Both UVA and UVB solar radiation can cause skin damage, and while sunscreens contain organic or physical UV filters to protect the skin from sunburn, questions remain as to the role of sunscreens in preventing melanoma. However, the association made between lack of sunscreen use and melanoma risk may relate to individuals who remain in the sun for long periods of time without seeking shade and/or wearing sunscreen, protective clothing and hats.
The ability of a sunscreen to protect the skin from erythema is expressed on product labels as the sunburn protection factor (SPF)—i.e., the ratio of the minimum erythema dose (MED) with sunscreen to the MED without protection. Yet in reality, consumers do not apply the same mass/cm as is utilized in SPF testing, so maximal protection is not achieved. In addition, other factors interfere with sunscreen efficacy, including reapplication, sweat and water resistance, formulation and packaging. These challenges are all discussed in the present article.
Worldwide, SPF testing utilizes the standard sunscreen dosage of 2 mg/cm2 on skin, and this amount is recommended to provide high levels of photoprotection. As noted, however, surveys examining the sunscreen dosages applied by sunbathers suggest they are not applying the recommended amount. For example, in five European locations, Autier et al. determined that students were applying a UV filter at a median of 0.39 mg/cm2.
In relation, a study conducted by Azurdia et al., revealed that photosensitive patients felt that UV filters were of minimal benefit. Therefore, using fluorescence spectroscopy, the researchers quantitatively assessed the amount of sunscreen applied by ten photosensitive women. They found an overall sunscreen dosage of just 0.5 mg/cm2; and in fact, on no anatomical site of the ten women studied did the amount of sunscreen applied reach 2 mg/cm2. In addition, sunscreen dosage application showed considerable variation from anatomical site to site. These results indicated that the subjects applied far less sunscreen than recommended, resulting in lower protection, and that photosensitive patients, who are urged to be more careful with sun protection, did not utilize a better sunscreen application technique.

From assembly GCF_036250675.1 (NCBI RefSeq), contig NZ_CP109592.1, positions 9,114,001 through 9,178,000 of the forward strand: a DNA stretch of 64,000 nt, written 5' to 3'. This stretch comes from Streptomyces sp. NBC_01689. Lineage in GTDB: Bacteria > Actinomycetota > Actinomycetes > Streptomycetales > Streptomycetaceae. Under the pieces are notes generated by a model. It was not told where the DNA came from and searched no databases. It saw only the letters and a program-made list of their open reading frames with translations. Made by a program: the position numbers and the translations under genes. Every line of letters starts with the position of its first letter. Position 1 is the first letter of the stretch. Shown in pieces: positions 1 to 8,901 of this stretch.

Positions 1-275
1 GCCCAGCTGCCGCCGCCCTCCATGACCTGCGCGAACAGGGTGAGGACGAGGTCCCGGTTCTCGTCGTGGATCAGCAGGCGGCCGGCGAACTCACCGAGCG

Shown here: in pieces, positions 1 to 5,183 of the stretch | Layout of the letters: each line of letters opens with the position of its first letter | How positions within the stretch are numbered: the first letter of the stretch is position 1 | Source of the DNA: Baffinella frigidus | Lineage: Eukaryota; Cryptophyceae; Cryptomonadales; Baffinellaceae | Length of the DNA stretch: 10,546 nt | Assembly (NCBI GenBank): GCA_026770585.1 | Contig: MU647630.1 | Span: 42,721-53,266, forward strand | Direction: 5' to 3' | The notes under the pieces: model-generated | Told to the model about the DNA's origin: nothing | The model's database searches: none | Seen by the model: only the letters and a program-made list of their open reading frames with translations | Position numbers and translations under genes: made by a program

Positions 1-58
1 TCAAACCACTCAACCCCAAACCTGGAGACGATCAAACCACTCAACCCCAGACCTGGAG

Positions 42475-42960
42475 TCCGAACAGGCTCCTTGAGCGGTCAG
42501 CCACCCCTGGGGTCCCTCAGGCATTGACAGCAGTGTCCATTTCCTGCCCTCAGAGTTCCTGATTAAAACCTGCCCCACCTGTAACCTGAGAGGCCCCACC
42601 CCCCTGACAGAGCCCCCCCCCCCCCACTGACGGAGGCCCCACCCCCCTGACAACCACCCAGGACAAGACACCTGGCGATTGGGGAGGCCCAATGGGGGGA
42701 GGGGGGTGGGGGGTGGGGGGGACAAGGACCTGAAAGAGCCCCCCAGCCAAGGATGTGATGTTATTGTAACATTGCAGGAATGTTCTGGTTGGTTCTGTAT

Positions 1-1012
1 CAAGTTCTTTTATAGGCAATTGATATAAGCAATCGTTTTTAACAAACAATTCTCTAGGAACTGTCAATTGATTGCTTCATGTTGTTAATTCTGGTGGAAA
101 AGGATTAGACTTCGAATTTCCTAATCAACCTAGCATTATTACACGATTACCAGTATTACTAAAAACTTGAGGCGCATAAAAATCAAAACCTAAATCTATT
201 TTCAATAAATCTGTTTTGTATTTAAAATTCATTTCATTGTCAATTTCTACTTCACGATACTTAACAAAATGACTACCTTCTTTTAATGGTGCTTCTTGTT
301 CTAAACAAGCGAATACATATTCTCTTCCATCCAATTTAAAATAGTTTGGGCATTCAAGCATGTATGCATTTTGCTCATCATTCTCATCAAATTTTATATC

Further, another reason that sunscreen dosing is often insufficient relates to cost, since in order to achieve the SPF labeled for one whole body application, one-third of a 100-mL sunscreen container must to be utilized. Faurschou and Wulf calculated the realistic sun protection level achieved when an insufficient sunscreen dosage is applied and related the amount of sunscreen on the skin to the SPF measured. Four sunscreen doses from 0.5 to 4 mg/cm2 of an SPF 4 sunscreen were applied to the backs of 20 volunteers and each volunteer was phototested by exposure to UVB radiation. The researchers showed the relation between the amount of sunscreen applied and the SPF followed an exponential growth—i.e., the SPF falls by a square root when 1 mg/cm2 is applied and by a fourth root when 0.5 mg/cm2 is applied, in relation to the recommended 2 mg/cm2. For example, when 0.5 mg/cm2 of an SPF 4 sunscreen is applied to skin, the protection achieved cannot exceed SPF 3; the same result is obtained with SPF 81.